A Cold Moon and Mars in retrograde? How to watch tonight’s unique lunar event over Boise

The Cold Moon will rise high in the Boise sky on Wednesday night, illuminating the city in its chilly glow for over 15 hours.

No, the moon isn’t especially chilly this time of the year, nor is it making it any colder down on Earth. But it is the last full moon of 2022 and has a higher trajectory than most other full moons, meaning it’ll stay in the sky longer than usual.

As an added bonus, this year’s Cold Moon will fully occult the planet Mars as the moon’s path crosses Mars and completely obscures it from view.

Here’s what you need to know about Cold Moons, what makes them unique, and the exact time this year’s Cold Moon will appear in Boise.

When can I see the Cold Moon?

Although this year’s Cold Moon will reach peak illumination at 9:09 p.m. on Wednesday, according to the Farmers’ Almanac, you don’t have to wait until then to see the natural phenomenon. Like any other full moon, the Cold Moon is visible from around sunset until sunrise.

The moon should start to peek over the horizon just before sunset, according to the Farmers’ Almanac. In Boise, the moon will rise at 4:40 p.m. and set at 7:49 a.m. on Thursday.

Although some clouds are forecast for the Boise area, National Weather Service meteorologist Bill Wojcik told the Idaho Statesman that the moon shouldn’t be obscured from view.

“It looks like this lower stratus (cloud layer) caused by the inversion we’ve been dealing with is mixing out,” Wojcik said. “We don’t think it’ll fill back in with the stratus tonight in the Boise area, but it will probably remain in place as you get closer to the Idaho-Oregon border.”

A low-level fog is also forecast for the Treasure Valley Wednesday night, but Wojcik said that you should be able to view the moon through the fog, but it might not be as clear of a view.

After the last full moon of the year, keep an eye out for the other three moon phases within December:

  • Third quarter: 1:56 a.m. on Dec. 16

  • New moon: 3:16 a.m. on Dec. 23

  • First quarter: 6:20 p.m. on Dec. 29

The next full moon visible in Boise will be on Jan. 17.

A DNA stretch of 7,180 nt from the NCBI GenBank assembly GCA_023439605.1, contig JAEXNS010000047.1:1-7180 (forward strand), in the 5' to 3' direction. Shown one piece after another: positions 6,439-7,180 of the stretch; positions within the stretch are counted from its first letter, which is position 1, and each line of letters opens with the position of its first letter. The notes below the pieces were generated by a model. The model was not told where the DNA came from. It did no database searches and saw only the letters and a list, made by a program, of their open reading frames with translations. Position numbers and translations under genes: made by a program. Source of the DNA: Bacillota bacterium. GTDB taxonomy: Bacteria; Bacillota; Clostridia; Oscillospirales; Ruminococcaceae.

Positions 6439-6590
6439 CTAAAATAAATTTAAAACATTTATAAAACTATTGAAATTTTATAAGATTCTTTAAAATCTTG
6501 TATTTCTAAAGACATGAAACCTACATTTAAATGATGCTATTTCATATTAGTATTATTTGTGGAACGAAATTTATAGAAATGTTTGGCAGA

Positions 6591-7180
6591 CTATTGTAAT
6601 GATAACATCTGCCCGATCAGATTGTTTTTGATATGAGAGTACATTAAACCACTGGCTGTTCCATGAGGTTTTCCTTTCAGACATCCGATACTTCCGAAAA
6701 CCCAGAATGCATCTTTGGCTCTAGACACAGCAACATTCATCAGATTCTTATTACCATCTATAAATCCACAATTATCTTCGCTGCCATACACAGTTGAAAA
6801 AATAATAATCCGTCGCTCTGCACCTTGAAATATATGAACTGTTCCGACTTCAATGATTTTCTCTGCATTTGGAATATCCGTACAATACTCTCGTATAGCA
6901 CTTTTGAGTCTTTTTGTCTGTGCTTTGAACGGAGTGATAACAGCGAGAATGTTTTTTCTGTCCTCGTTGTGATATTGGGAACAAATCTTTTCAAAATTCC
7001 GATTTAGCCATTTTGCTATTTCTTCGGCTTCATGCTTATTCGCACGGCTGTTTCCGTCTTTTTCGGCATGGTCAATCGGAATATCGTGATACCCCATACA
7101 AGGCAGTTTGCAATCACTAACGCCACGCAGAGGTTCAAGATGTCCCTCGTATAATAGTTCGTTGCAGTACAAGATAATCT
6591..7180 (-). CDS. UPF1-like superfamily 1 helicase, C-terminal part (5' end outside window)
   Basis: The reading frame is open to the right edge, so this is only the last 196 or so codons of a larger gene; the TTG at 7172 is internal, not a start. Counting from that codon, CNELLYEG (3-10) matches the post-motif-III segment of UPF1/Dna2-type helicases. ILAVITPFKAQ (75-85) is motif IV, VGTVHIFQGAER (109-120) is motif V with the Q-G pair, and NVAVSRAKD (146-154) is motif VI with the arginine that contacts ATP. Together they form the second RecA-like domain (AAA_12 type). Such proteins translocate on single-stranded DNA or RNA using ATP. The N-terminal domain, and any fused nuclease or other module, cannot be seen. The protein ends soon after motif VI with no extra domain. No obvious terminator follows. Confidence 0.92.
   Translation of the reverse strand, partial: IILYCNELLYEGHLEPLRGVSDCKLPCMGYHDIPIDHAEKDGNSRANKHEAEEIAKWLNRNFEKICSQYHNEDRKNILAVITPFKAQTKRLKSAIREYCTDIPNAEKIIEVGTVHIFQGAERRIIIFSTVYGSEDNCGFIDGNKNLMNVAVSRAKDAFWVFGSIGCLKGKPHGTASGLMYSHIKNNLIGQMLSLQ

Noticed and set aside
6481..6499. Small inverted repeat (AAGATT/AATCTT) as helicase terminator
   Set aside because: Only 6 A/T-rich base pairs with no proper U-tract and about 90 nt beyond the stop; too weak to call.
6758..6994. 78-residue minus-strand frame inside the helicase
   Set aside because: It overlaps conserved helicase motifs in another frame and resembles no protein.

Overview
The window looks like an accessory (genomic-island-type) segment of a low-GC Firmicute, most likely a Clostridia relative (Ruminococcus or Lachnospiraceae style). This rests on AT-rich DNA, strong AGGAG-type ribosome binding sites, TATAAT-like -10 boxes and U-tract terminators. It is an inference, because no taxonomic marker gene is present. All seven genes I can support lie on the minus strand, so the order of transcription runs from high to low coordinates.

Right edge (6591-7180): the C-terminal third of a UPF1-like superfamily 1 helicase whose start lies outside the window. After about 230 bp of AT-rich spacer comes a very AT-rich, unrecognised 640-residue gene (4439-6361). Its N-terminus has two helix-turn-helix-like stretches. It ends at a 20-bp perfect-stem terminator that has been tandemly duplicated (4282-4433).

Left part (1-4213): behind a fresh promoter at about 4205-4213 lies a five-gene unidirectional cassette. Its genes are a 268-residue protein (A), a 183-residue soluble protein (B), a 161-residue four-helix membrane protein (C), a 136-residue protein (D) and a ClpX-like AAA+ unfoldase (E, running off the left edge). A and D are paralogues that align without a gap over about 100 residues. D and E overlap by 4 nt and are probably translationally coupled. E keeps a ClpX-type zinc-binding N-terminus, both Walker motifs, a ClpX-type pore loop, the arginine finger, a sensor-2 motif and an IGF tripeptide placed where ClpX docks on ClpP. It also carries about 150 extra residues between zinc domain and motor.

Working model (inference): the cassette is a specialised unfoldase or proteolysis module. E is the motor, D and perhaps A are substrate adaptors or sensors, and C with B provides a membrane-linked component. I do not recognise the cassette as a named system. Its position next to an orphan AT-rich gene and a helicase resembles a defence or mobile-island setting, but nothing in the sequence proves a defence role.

What does Cold Moon mean?

Moon names have been passed down through generations of Native Americans, who traditionally used the month’s moon as a calendar of the seasons.

December’s full moon is commonly called the Cold Moon, a nod to the month’s chilling temperatures. Here are a few less popular alternative names for December moons:

  • Drift clearing moon

  • Frost exploding trees moon

  • Moon of the popping trees

  • Hoar frost moon

  • Snow moon

  • Winter maker moon

Table Rock, photographed during the 2013 super moon.
Table Rock, photographed during the 2013 super moon.

This full moon is also called the long night moon because it’s set to rise during the longest nights of the year. The Winter Solstice occurs on Dec. 21 every year and marks the day with the least daylight and when the sun is set for the most time.

In Boise, the sun will set at 5:11 p.m. on Dec. 21 and not rise until 8:15 a.m. the following morning.

How does Mars make this event special?

This year’s Cold Moon will also coincide with the midpoint of the Mars retrograde, according to the Condé Nast Traveler, which occurs from Oct. 30 to Jan. 13.

Mars retrograde — which occurs about every 26 months — is when Earth’s orbit overtakes Mars’ orbit, making it seem like the red planet is moving up and down due to the tilt of the two orbits.

“Every 26 months, Earth comes up from behind and overtakes Mars. While we’re passing by the red planet this year, it will look to us as though Mars is moving up and down. Then, as we move farther along our curved orbit and see the planet from a different angle, the illusion will disappear and we will once again see Mars move in a straight line”, NASA’s exploration program website states.

This illusion also happens with other planets, NASA states, such as Jupiter.

The moon will completely eclipse Mars approximately an hour after sunset for Idahoans. If you cannot watch in person, Griffith Observatory in Los Angeles, California, is live streaming the event on YouTube.